A new "Global Study on Mobility Risks" reveals that corporate mobile devices and the bring-your-own-device (BYOD) phenomenon are rapidly circumventing enterprise security and policies. Seventy-seven percent of more than 4,000 respondents in 12 countries agree that the use of mobile devices in the workplace is important to achieving business objectives. But 76 percent also believe that these devices put their organizations at risk—and only 39 percent have the necessary security controls to address the risk.
An annual report to Congress touched off a round of speculation Wednesday about the motives of a small Chinese Internet service provider that briefly rerouted as much as 15 percent of the world’s Web traffic on two occasions last spring. The report, by the United States-China Economic and Security Review Commission, noted that the service provider, IDC China Telecommunication, broadcast inaccurate Web traffic routes for about 18 minutes on April 8.
According to a press release quietly issued earlier this month, some personal records were found on the hard drive of a copier found in a New Jersey warehouse. The copier had previously been leased by Affinity and was then returned to the leasing company, the release states.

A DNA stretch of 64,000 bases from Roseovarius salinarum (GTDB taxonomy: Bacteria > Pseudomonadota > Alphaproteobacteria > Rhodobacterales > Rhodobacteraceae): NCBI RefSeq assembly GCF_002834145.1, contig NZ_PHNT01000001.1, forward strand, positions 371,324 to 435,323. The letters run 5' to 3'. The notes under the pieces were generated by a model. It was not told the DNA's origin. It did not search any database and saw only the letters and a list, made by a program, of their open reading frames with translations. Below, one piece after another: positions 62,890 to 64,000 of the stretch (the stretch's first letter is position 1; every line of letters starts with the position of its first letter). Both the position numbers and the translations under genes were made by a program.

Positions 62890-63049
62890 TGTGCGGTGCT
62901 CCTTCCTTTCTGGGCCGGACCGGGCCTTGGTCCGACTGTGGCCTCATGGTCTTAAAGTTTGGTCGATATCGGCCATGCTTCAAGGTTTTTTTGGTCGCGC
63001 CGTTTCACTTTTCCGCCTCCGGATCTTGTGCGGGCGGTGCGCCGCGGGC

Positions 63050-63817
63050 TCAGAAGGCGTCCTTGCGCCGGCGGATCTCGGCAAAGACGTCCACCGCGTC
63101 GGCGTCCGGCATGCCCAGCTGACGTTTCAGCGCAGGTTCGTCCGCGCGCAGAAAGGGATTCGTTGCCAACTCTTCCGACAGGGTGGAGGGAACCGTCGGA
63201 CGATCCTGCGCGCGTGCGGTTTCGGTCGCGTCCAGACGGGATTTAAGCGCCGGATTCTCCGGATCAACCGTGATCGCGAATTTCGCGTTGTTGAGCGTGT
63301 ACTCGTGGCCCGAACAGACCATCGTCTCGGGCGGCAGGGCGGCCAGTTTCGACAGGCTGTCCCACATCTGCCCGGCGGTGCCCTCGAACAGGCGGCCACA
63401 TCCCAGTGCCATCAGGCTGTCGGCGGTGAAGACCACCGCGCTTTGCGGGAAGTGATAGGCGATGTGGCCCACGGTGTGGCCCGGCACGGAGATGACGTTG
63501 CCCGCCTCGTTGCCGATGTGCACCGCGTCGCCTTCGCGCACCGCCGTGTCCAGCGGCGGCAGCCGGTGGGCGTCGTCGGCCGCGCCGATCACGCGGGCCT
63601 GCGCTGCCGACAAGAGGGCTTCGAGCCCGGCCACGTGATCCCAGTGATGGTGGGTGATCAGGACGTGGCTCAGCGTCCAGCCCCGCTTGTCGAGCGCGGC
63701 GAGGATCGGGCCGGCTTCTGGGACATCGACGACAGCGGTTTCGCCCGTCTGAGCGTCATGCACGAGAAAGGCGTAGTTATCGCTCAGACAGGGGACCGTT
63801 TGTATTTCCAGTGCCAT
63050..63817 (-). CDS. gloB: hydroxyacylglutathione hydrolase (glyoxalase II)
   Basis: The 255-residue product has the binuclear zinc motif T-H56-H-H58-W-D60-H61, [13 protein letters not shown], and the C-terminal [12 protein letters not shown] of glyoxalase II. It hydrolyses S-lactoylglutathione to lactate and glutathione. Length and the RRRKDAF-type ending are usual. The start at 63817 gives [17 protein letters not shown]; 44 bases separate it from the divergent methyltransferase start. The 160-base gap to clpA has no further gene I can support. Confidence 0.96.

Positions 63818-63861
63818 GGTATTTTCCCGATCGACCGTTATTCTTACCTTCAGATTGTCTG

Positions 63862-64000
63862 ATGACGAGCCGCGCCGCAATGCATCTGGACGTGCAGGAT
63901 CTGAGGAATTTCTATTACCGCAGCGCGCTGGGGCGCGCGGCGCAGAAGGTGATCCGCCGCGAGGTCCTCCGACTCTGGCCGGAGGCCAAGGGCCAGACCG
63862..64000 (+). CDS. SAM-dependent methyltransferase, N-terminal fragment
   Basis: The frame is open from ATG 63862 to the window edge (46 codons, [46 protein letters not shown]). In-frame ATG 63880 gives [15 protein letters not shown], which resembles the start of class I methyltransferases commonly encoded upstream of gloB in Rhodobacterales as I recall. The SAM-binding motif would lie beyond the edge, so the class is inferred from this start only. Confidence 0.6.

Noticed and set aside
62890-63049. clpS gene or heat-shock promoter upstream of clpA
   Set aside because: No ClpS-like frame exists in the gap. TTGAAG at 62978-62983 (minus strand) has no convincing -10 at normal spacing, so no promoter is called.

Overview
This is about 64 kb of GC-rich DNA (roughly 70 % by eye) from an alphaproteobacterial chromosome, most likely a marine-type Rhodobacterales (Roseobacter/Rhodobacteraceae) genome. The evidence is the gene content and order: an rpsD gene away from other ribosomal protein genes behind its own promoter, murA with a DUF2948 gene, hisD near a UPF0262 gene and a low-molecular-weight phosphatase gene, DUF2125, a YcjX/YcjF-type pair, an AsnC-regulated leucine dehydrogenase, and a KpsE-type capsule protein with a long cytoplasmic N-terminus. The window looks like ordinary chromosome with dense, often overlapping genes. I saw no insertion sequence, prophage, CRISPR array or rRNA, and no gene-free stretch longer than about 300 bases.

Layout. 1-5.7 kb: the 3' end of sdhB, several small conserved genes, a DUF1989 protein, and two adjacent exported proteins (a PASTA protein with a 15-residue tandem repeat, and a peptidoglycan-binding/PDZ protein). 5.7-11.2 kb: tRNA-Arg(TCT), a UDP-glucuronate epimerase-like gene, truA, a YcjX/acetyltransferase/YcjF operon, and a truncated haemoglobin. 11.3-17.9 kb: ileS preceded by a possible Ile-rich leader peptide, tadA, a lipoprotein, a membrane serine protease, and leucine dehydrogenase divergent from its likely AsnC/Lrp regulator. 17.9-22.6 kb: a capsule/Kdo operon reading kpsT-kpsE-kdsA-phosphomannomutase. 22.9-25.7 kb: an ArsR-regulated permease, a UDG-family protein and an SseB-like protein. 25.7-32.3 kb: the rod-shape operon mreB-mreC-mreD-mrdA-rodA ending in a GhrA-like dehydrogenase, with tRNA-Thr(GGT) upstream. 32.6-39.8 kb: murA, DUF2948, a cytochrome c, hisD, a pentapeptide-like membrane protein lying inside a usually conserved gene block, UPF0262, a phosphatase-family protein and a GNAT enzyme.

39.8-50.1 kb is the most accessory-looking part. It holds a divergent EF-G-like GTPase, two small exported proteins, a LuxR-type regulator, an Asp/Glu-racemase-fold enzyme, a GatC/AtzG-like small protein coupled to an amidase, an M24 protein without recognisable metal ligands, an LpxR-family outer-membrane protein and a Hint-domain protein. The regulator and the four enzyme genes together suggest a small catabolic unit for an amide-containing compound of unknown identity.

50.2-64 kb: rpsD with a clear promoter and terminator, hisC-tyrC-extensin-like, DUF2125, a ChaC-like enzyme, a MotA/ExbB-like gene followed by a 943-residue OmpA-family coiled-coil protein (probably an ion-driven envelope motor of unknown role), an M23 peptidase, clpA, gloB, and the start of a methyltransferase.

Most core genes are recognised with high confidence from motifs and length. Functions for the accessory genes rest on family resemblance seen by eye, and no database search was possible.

Case serves as a wake-up call about the potential dangers of malicious insider access to sensitive data.
A Wyoming bank sent an e-mail containing sensitive customer data to the wrong Gmail account, and now wants Google to reveal the identity of the account holder who received the data.
Apple claims that hundreds of thousands of iPhones are being used by corporations and government agencies. What it won’t tell you is that the supposedly enterprise-friendly encryption included with the iPhone 3GS is so weak it can be cracked in two minutes with a few pieces of readily available freeware.
Protecting sensitive data means locating and enumerating the information in your databases -- and finding the right method to secure it.